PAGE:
Lessons from the Furnace: Taking stock at Red Braid’s first anniversary
We are publishing some of the strategy documents that came out of Red Braid’s 2021 Winter Assembly in February, which also marked the one-year anniversary of being Red Braid Alliance for Decolonial Socialism. Some of you will remember that we were formerly called “Alliance Against Displacement,” a name that began to feel limiting as our revolutionary politics were developed, clarified, and deepened through struggling alongside Indigenous and working class fighters in street communities and low-income tenant communities, many of whom have joined Red Braid in the past year.
Red Braid’s first year was demanding, testing, triumphant, and clarifying. We threw ourselves into supporting the Indigenous-led movement to #ShutDownCanada, started two squats to defend street communities from the threats of Covid-19, launched an overnight warming centre at our Surrey office, and mourned the deaths of comrades and kin murdered by colonial genocide, drug poisoning, and institutional supportive hosing. Our strategy of braiding struggles against capitalism, colonialism, and imperialism together and our vision of decolonial socialism formed a rudder steering us through the tidal waves of history.
At our Winter Assembly, we reflected on our successes and failures in implementing resolutions we developed in the summer of 2020, and articulated visions and strategies for the coming year. Among the strategy documents, there are a number of theoretical pieces that expand on Red Braid’s vision of multiplicity.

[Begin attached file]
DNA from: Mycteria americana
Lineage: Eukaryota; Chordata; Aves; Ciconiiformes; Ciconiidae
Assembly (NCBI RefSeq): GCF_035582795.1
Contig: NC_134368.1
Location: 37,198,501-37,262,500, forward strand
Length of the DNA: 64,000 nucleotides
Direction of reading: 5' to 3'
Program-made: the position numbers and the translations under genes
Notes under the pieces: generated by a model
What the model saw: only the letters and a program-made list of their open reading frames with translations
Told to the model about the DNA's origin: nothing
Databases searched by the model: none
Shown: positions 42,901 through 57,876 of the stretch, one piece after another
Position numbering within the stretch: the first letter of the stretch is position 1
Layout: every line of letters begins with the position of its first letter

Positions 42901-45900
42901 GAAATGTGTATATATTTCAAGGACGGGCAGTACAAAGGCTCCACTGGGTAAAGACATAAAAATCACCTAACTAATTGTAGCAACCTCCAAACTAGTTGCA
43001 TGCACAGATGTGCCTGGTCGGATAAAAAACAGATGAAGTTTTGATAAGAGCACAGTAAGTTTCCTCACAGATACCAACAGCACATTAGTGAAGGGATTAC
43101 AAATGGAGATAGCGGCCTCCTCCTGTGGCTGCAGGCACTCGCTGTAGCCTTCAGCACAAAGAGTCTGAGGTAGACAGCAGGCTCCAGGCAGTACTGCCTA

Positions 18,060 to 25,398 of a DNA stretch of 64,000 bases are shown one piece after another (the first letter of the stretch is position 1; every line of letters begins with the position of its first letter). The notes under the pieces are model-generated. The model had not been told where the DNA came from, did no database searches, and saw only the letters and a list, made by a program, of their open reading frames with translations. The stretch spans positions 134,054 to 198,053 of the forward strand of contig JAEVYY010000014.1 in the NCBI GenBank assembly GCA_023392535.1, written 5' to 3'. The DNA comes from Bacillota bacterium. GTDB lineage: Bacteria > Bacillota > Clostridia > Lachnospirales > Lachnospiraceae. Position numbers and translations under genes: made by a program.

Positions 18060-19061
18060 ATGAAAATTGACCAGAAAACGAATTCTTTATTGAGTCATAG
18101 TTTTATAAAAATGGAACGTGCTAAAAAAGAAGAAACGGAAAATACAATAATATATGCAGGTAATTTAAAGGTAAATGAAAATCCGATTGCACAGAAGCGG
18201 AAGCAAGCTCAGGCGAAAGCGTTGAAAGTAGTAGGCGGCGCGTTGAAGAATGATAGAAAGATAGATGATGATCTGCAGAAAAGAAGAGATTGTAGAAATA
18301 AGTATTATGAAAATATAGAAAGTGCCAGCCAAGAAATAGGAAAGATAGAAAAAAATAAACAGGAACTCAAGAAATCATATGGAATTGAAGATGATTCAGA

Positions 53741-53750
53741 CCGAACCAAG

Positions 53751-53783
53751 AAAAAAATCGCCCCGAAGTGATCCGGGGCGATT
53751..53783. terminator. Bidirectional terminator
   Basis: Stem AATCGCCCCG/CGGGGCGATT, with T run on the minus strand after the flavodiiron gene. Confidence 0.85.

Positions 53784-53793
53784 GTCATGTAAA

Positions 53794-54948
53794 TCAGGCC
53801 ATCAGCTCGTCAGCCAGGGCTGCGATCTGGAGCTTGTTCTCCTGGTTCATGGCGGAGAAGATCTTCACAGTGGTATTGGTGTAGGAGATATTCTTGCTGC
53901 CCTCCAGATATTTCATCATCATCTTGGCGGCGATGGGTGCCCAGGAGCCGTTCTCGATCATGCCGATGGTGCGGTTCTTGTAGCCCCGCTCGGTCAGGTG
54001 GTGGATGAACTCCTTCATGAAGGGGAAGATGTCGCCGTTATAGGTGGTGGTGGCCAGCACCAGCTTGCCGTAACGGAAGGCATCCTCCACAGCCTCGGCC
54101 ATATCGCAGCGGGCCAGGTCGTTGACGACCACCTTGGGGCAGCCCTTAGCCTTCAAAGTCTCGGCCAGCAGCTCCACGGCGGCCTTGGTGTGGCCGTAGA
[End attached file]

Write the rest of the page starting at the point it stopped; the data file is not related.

“In Defence of Indigenous Space: Problems of braided unity in theory and practice” emphasizes the centrality of Indigenous sovereignty to our organizational structure and politics, arguing that Indigenous fighters wage a struggle that is both decolonial and anticolonial.
“Abolish ‘the homeless’ from autonomous working class and Indigenous struggle” argues that homeless people are not an “identity” or special group that is fundamentally different from housed people, which is a narrative created by middle class workers to manage and contain street communities.
“Anti-racist struggle: In defence of autonomous struggle” and “No War on China” argue that any attack on Canadian capitalism must also wage war on imperialism and white supremacy.
“Fighting oppressive power along the continuum of harms” speaks to our practices of accountability and transformative justice, and our commitment to rooting systems of dominating power out of our group.
If 2020 foreshadowed what the next decade of revolutionary struggle will look like, then there’s no time to rest: we want to make revolutionary politics available to subaltern Indigenous and working class fighters in struggle, who we see as the agents of revolutionary change today. If these visions and strategies feel relevant and useful to you, let us know! And if they don’t, we’d like to hear about that as well.